September 22, 2021 354 PM
Texas water law – rule of capture
Water law in Texas (or anywhere) is not very sexy. But when there’s a contentious situation, you need to know your rights. Our Water Matters is intended to help you understand the legal framework governing water in our state in the hope of building a consensus in our region that best serves current and future interests.
Texas law draws a distinction between surface water (such as lakes and rivers) and groundwater (underground aquifers accessed by wells). According to Texas Water Code Section 11.0235, surface water “is owned by the state and held in trust for the citizens of the state.” The state grants surface-water use permits to farmers, ranchers, cities, industries and other public and private interests on the basis of prior appropriation, also known as “first in time, first in right.” Rights to the water in the Rio Grande River are governed by prior appropriation.
Since the Big Bend region has very little surface water in relation to the size of our area, this issue of Our Water Matters will focus primarily on groundwater. When you turn on a faucet in a typical home in our region, the water that comes out is groundwater. If you notice a tank near a windmill or solar pump out on the land, the water in that tank is groundwater. We use it to shower, irrigate our crops and water our livestock. Groundwater is the foundation upon which everything in our lives is based.
Groundwater regulation can seem confusing because it stems mainly from decisions handed down by the courts in the absence of clear legislation. According to Amy Hardberger, director of the Texas Tech University Center for Water Law and Policy, “Much of the complexity surrounding Texas groundwater law is due to the silence of the Legislature.”
When tracing the roots of groundwater law in Texas, all routes lead east, and more specifically to the “East decision,” which was handed down by the Texas Supreme Court in a 1904 case known as Houston & Texas Central Railway v. East. In that case, the Houston and Texas Central Railway had drilled a large well on several lots adjacent to property owned by W.A. East. The railway company’s steam-powered pump withdrew 25,000 gallons a day, causing East’s much smaller residential well to go dry. East filed suit and the case went all the way to the Texas Supreme Court.
At that time, there were no laws governing groundwater in Texas, so the court used the English common law right of capture to guide its decision. Also known as the “rule of capture,” the right of capture stems from a nifty little doctrine called ad coelum, which states that a property owner is vested with property rights in all of the sky above his property up to the heavens and everything beneath his property to the center of the earth.
Although East could point to an obvious injury, the court sided with the railway company, stating that groundwater was part of the soil and therefore the owner of the soil also had ownership of all the water it contained. The court based its decision on two conclusions: 1) “groundwater is so secret, occult and concealed” that it is too difficult to govern; and 2) limiting the rights of landowners to a reasonable share of a resource like groundwater (also known as “correlative rights”) would interfere with economic development.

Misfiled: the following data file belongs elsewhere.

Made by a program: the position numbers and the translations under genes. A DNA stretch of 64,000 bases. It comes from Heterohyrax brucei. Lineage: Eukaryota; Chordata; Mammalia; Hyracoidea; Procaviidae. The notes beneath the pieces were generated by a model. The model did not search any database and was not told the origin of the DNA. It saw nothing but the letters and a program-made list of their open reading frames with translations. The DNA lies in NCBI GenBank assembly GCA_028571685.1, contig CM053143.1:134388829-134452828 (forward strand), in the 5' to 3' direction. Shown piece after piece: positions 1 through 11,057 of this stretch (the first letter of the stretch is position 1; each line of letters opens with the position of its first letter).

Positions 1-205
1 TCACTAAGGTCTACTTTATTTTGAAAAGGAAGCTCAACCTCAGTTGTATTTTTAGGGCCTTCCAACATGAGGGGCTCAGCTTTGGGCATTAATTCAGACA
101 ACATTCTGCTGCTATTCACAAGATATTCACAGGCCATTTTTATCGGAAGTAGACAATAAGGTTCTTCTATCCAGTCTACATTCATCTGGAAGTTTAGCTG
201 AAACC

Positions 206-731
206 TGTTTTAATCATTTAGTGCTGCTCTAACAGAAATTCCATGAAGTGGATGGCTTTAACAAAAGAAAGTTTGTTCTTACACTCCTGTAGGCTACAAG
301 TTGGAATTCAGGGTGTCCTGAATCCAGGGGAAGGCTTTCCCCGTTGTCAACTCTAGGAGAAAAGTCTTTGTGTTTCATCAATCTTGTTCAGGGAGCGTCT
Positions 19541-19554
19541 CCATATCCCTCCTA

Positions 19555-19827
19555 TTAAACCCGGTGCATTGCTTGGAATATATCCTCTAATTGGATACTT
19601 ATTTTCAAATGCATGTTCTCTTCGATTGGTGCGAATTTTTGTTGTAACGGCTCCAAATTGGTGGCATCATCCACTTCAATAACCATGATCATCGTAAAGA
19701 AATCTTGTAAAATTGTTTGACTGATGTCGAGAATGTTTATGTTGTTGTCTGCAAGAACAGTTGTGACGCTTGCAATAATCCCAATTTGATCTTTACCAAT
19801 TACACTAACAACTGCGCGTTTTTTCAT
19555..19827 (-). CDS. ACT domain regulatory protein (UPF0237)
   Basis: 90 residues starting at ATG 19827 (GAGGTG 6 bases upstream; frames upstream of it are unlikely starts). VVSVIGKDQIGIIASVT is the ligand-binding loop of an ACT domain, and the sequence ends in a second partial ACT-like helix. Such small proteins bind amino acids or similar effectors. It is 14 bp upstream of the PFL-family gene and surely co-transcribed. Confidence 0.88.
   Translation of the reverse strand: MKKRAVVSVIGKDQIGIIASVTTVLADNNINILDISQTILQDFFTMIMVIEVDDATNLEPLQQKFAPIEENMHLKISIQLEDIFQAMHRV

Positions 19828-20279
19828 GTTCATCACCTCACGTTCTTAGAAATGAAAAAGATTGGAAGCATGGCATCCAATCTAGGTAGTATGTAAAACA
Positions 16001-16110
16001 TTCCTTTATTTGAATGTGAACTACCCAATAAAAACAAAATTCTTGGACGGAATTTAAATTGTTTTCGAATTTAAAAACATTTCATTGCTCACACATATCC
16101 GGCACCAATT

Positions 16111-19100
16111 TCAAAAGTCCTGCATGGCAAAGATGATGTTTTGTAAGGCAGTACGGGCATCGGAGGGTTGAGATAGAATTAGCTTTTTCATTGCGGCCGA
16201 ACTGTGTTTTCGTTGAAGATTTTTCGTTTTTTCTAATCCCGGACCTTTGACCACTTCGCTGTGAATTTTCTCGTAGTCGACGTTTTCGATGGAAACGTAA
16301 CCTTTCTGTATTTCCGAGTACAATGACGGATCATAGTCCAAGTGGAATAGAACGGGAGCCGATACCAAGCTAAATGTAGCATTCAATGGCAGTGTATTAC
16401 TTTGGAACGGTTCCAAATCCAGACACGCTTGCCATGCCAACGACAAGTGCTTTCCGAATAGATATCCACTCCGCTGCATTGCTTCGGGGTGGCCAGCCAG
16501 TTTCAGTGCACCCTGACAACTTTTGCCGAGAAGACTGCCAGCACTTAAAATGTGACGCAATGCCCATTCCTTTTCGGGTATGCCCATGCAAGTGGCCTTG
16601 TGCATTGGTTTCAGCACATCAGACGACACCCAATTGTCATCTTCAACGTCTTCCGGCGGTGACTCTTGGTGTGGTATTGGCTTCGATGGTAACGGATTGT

According to Hardberger, the East decision “essentially allows, with some limited exceptions, a landowner to pump as much groundwater as the landowner chooses, without liability to neighbors who claim that the pumping has depleted their wells.” This seems simple from an ownership perspective: groundwater is the private property of the surface owner and landowners have the right to capture groundwater beneath their land. But adjoining landowners also have the right to pump water from beneath their properties and this pumping can sometimes cause the neighboring landowners’ wells to go dry. As Texas has continued to grow in the decades since the East decision, the ensuing clashes between neighbors have become increasingly commonplace.
Some have also identified a conflict between the East decision, also known as the “biggest pump wins,” and the long-term sustainability of our groundwater supplies. In fact, almost every other state in the Union has moved away from pure English common law as the basis for their groundwater management, and this wisdom seems straightforward. As Hardberger likes to ask her law students in Lubbock, “Look outside. Does it look like England out there to you?”
While the rule of capture may be the law of the land from a case-law perspective, the Legislature did not remain silent on the issue of groundwater regulation. Tune in next time when Our Water Matters will take a look at Texas’ unique legislative response to the “rule of the biggest pump”: local groundwater districts.